Working Out Loud Requires being Vulnerable

Working Out Loud (#WOL) requires being Vulnerable
Photo by Eric Ziegler
I love listening to Podcasts. I listen to podcasts when I drive to and from work. I listen to podcasts when I am on a long drive - 6+ hours. I listen to a broad spectrum of podcasts: Football (soccer), Finance, Economics, News, Public Radio, Social business, etc. This weeks blog is prompted by a one episode I listened to recently from the podcast Shift, by +Megan Murray and +Euan Semple.

The podcast I am referring to is episode 21, about Vulnerability. As I listened to the podcast the first thing that popped into my head was that Working Out Loud (#WOL) requires you to put yourself out there and to be willing to be vulnerable. When I think of working out loud, I think of people sharing what they are working on, asking questions, asking for input on a project, takling about an issue you are trying to resolve. In each of these situations you are risking that someone will think less of you. You need to be vulnerable to do any of those things.

People are scared of putting themselves out there and working out loud. They are fearful that there will be negative repercussions when they make a mistake out in the open. They are fearful that people will think less of them. They are not willing to risk sharing because there is no benefit or that other people will not find what they are sharing as interesting or informative.

The opposite is true. Working out loud has so many benefits and everyone should be doing it within an organization. People will learn and grow quicker and faster by working out loud. Organizations are more effective when people share and are open with each other. The likelihood of finding a piece of information increases as more and more people work out loud. People learn from each other only when information is shared. People improve and innovate on ideas only when ideas are discussed openly. By working out loud, your chances of getting the best information, in timely manner goes up tremendously. Even if a conversation happened out loud months ago, finding that piece of information increases because it was stored for others to discover, read and learn from.

So be brave, take the challenge, work out loud and be vulnerable.

Working Out Loud can not be Automated

Working Out Loud
Photo by Eric ziegler
Not sure how I ended reading an old post by +Bertrand Duperrin but I did.  Maybe something was calling to me.  Maybe it is just purely coincidence that I re-read his blog post. Either way, it has triggered me to write a blog post for the first time in several months. Let's dig in.  

Bertrand Duperrin, posted a blog post back in August of 2012 called Employees don't have time to waste narrating their work. What caught my eye originally was the title. First reaction, huh? You have to be kidding me. Bertand might be just trying to be sensationalistic with his title, I am not sure.  But it did catch my eye and cause me to read his blog post. While the title is interesting, I have to say that the blog post hits a nerve. Bertrand starts his blog post with a concept that I agree with ...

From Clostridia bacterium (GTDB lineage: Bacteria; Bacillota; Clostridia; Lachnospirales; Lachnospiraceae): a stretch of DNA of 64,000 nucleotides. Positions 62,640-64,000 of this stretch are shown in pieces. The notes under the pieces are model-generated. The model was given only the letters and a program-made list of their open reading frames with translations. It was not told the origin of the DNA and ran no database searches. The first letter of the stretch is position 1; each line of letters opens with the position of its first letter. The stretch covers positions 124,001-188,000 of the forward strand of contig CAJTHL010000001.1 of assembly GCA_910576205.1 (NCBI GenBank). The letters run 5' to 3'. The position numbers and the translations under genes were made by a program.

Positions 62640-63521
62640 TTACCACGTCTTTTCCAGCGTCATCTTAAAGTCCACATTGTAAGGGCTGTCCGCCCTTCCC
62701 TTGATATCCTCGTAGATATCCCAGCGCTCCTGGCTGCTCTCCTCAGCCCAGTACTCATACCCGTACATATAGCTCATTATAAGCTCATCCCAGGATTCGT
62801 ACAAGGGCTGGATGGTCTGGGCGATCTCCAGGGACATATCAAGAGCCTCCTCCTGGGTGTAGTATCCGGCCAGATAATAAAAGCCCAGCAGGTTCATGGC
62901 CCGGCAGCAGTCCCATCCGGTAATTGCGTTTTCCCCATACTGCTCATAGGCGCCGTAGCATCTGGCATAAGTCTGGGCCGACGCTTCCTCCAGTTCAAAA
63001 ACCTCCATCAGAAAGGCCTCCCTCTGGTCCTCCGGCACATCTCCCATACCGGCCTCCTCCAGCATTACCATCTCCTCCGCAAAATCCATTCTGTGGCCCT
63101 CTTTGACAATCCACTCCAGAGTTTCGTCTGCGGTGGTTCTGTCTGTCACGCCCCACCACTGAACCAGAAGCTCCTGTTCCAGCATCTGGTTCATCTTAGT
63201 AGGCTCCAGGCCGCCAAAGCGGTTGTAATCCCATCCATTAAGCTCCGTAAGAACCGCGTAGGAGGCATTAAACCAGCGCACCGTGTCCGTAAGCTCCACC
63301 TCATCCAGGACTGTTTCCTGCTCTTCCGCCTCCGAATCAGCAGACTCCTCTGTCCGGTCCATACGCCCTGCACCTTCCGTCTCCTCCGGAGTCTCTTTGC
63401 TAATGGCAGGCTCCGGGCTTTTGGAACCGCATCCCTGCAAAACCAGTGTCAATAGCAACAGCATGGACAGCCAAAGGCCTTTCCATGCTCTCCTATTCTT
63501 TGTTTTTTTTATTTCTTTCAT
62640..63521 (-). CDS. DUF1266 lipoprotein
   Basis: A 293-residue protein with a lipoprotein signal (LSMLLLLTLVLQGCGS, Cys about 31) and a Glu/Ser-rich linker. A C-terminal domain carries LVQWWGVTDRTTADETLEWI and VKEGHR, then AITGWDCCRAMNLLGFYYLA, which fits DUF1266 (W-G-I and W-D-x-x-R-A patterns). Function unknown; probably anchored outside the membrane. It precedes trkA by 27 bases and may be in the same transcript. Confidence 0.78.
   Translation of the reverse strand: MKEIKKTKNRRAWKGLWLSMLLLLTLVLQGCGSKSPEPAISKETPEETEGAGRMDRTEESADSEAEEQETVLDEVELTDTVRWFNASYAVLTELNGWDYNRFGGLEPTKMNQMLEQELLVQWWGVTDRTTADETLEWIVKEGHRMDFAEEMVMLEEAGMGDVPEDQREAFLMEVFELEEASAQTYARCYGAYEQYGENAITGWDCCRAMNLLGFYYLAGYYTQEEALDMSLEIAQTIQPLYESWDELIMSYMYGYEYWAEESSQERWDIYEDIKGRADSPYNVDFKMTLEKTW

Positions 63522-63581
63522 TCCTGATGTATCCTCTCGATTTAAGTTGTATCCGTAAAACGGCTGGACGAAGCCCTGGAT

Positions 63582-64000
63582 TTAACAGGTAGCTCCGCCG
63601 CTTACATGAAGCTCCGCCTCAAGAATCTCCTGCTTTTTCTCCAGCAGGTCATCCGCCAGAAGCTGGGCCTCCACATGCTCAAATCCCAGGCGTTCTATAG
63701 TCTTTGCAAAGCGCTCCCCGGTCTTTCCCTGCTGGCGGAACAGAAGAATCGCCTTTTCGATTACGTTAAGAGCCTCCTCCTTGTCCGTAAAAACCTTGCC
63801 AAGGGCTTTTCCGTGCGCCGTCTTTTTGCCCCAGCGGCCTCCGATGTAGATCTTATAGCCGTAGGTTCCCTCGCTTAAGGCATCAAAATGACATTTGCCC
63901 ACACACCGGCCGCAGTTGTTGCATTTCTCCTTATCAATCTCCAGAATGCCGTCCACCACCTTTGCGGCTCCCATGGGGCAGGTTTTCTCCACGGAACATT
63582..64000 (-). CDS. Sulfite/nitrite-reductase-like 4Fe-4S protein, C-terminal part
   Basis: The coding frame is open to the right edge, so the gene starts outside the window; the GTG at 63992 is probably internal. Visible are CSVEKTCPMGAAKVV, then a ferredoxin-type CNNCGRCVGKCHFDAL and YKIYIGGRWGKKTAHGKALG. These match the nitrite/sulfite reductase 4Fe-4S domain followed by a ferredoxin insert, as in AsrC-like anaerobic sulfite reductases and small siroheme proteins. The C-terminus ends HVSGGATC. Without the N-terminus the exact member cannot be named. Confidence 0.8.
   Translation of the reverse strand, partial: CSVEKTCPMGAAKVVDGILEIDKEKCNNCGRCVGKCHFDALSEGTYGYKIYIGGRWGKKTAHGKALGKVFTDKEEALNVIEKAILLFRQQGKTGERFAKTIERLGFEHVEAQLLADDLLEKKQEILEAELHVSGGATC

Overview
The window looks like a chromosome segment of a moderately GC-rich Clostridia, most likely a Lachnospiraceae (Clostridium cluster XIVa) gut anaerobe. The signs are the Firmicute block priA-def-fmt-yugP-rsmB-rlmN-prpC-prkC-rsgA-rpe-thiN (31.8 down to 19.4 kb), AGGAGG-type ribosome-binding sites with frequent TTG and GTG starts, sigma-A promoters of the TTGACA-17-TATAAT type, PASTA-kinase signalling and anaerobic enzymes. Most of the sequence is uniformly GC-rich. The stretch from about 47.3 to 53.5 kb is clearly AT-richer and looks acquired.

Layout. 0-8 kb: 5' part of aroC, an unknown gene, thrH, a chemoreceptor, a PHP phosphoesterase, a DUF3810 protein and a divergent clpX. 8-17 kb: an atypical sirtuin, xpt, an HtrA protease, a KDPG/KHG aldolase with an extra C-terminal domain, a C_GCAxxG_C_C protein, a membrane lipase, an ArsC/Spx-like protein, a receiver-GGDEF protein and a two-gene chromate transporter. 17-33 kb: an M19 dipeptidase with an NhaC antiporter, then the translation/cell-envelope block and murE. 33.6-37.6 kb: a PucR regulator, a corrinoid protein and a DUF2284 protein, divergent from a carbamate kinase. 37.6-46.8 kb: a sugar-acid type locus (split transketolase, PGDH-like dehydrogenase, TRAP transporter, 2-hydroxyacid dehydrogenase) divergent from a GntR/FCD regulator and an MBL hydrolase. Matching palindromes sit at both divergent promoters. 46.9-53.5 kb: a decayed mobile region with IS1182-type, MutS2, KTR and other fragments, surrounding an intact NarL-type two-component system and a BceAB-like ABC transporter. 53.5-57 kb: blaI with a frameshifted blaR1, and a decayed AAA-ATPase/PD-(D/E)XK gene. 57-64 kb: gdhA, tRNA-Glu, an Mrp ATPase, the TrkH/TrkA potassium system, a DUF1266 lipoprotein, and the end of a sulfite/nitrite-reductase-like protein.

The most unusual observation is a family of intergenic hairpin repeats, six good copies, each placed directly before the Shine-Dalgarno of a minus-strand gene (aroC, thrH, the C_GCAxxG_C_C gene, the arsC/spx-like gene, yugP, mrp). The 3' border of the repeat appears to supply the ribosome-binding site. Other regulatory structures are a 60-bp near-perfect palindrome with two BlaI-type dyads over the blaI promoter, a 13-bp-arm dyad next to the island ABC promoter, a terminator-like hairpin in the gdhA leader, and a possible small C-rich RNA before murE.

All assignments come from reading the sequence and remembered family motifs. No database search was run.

It’s impossible to think about emergent collaboration and self-organized structures without visibility on others’ work. 

This first sentence makes me think of +Change Agents Worldwide (@chagww, #CAWW). Why?  #CAWW is a self organized emergent collaboration organization that is about helping individuals, teams, companies, employees, etc. be more effective.  #CAWW works as a network of individuals that interact, share, and cooperate and collaborate on different topics and ideas, always trying to improve upon ideas that will help organizations be more effective. It is almost like he wrote this sentence with the concept of #CAWW in mind. 

In Bertrand's 3rd paragraph he continues down the same path by stating ....

collaboration, cooperation, problem solving and even innovation requires something to be shared so trigger the dynamic. Moreover, people often don’t realize they can be helped : sometimes we believe we’re doing right while we’re doing wrong, we’re doing right while we could do better, differently.

While the first sentence could be interrupted several ways, this statement does not align with the title at all. Only after you get more than half way through the blog post do you start to see where the title becomes relevant.  I believe this statement best summarizes the rest of the blog ... 

if people’s work’s worth being narrated, people should not always be the narrator. Their time is too precious to ask them to play the role of transponders. 

So now I get it.  People's time are too important to waste on working out loud (#WOL).  Bertrand continues and discusses the idea of having systems do the narrating by automatically creating activities in an activity stream - weekly reports, updates to profiles, etc.    I understand where he is going, but I think this concept misses the importance of working out loud (#WOL).

What do I believe? The idea of working out loud is not about the automated interactions? There is some value, but the biggest value is sharing information in a way a system can never do. Sharing information includes asking questions or putting a thought out that could trigger a thought by someone else. Automatic system updates are too prescribed to cause an emotional reaction by the receiver and bacause of that, the value it just not as high.  

I will say though, I do agree with his concept of having people jump out of their every day work systems to work out loud is not effective. To get people to be most effective, the system to work out loud needs to be integrated into the systems they work in every day.

Automatic system updates are the antithesis of what social networks are about. While an automatic update might provide value, they do not deliver come anywhere close to providing the same amount of value as working out loud.